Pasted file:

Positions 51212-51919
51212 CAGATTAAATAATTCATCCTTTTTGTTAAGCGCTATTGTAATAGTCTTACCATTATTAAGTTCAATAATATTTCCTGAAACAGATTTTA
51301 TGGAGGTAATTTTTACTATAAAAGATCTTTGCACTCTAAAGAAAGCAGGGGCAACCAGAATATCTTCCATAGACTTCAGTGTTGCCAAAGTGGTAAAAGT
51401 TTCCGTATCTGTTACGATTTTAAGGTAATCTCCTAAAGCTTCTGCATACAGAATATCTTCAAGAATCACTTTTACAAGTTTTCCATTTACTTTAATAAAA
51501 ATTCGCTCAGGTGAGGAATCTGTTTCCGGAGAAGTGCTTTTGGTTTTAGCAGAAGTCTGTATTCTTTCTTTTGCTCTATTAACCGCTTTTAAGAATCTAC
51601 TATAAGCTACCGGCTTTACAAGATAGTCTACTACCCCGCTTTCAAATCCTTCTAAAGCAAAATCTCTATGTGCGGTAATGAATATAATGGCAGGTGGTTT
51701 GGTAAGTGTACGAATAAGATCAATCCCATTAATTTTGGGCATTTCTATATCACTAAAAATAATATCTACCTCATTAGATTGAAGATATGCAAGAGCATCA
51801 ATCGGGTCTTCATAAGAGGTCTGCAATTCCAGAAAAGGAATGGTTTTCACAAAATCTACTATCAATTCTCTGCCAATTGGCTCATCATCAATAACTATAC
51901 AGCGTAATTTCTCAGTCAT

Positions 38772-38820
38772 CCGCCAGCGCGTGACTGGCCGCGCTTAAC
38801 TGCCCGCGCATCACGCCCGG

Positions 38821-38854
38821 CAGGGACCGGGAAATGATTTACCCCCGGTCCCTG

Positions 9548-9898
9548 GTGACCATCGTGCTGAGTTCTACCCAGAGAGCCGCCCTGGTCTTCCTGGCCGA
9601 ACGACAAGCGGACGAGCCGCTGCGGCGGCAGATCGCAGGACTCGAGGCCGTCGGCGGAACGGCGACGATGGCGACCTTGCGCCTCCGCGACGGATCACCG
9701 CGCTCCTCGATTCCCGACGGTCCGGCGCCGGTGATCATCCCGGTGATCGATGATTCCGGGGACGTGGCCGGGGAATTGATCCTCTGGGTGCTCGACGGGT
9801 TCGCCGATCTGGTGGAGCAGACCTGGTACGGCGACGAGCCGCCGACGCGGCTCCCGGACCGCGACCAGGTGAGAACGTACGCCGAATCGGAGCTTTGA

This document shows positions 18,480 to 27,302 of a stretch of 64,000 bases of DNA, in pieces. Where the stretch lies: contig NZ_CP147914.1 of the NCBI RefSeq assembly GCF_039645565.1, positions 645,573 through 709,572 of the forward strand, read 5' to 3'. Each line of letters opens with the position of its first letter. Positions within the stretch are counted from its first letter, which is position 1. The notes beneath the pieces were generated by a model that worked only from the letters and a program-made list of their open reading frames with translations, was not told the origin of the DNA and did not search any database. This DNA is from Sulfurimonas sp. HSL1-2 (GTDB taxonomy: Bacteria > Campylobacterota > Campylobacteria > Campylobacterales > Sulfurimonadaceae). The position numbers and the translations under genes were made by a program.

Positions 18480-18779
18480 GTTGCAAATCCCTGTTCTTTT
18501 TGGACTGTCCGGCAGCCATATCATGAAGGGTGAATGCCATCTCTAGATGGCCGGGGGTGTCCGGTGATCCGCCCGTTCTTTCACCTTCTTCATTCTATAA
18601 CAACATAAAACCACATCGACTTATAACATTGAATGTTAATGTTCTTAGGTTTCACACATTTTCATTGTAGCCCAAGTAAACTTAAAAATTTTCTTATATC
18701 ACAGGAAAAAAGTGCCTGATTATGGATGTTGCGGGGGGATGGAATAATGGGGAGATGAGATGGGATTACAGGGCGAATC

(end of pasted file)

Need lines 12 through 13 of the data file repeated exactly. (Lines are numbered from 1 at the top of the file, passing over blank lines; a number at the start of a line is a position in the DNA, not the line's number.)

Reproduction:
38801 TGCCCGCGCATCACGCCCGG

Positions 38821-38854